Top Ten Toe Tips for Healthy Feet (cont.)
4 - Cut your toenails regularly.
Ideally, your podiatrist will be the one to do this for you in order to be as safe as possible. If you do choose to do it yourself, cut the toenails when they are soft from washing. Shape them to your toe and not too short. File the edges with an emery board. Do not trim your toenails if you cannot see them clearly. Ask a friend or relative, podiatrist, or your physician to do this for you. If you have thickened toenails, ask your physician to have clippings tested for fungal infection.
5 - Do not attempt to file down, remove, or shave calluses or corns.
The toughened skin of a callus is the body’s way of protecting against irritation, such as by a shoe that rubs your foot. Filing it off removes that protection, and is often the initial cause of foot ulcers and resultant amputations. If calluses are present, show them to your physician. Ask him/her or a podiatrist to arrange for your shoes to be stretched, prescribe special shoes, or prescribe orthotic inserts. Your physician may instruct you in the use of a shoe stretcher or a “ball and ring,” both of which can be ordered by a shoe repair shop. By eliminating the pressure on your foot, the callus should resolve over time.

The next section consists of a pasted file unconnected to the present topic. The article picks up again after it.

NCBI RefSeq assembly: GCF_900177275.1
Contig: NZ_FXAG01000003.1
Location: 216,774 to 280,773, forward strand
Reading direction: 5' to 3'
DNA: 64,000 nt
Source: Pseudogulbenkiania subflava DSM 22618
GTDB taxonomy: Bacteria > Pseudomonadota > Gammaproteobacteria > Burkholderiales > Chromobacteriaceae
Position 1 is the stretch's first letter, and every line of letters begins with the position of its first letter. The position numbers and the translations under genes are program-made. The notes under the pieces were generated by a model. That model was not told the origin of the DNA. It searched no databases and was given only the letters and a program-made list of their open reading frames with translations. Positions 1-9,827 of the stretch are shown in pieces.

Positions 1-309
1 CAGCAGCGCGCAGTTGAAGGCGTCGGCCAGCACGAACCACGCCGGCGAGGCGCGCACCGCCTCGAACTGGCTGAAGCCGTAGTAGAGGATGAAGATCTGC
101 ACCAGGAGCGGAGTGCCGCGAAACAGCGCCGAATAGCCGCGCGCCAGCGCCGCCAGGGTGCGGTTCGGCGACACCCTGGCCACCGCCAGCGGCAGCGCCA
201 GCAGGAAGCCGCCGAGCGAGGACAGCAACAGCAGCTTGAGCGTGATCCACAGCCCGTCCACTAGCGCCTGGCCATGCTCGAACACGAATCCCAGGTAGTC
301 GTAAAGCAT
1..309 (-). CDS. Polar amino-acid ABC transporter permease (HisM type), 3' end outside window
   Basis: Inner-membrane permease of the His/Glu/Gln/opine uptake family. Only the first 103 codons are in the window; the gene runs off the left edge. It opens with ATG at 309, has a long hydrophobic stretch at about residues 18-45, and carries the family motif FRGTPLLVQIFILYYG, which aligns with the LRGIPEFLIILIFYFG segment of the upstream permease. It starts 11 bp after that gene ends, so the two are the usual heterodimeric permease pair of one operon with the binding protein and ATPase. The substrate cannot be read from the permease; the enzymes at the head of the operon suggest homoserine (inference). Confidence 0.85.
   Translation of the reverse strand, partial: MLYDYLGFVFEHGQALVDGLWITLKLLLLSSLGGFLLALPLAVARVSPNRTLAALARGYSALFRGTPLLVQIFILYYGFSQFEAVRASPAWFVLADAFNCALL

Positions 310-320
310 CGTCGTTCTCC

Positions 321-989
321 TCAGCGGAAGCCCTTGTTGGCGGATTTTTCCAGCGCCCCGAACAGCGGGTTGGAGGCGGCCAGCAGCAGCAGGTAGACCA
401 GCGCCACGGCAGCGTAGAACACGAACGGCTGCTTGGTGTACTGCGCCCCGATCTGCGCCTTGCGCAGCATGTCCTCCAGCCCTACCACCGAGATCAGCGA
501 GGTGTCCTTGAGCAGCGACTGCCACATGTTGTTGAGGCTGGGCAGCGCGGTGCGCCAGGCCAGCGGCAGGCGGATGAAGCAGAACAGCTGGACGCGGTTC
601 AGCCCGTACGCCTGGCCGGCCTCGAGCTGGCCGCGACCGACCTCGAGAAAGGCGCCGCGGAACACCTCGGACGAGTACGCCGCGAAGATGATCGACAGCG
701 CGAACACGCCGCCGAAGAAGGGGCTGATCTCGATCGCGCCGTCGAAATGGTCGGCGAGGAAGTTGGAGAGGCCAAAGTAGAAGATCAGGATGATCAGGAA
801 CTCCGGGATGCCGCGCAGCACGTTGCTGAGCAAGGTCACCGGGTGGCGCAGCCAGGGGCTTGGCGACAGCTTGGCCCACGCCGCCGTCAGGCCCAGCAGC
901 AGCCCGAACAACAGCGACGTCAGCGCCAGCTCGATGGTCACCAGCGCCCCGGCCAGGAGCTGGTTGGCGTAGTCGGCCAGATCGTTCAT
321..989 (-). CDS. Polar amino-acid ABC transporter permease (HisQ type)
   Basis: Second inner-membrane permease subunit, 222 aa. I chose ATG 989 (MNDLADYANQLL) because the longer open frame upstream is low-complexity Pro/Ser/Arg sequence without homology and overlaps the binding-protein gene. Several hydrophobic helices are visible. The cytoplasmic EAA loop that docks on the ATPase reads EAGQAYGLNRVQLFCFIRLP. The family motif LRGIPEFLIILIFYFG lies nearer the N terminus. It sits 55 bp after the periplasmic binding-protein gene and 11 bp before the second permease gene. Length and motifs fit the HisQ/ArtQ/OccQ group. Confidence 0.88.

6 - Never walk barefoot.
We know you want to tiptoe through the tulips, but the reward may not be worth the risk to your healthy feet. Always wear shoes or slippers to protect your feet from injuries. Make sure your shoes fit well. In the warm weather, don’t wear sandals with thongs between the toes. In the cold weather, wear warm socks and shoes of adequate size. And try to alternate at least two different pairs of shoes every few days. It is wise for all people with diabetes to have the circulation in their feet measured every few years. If circulation is impaired, do not remain in the cold for more than twenty minutes at a time.
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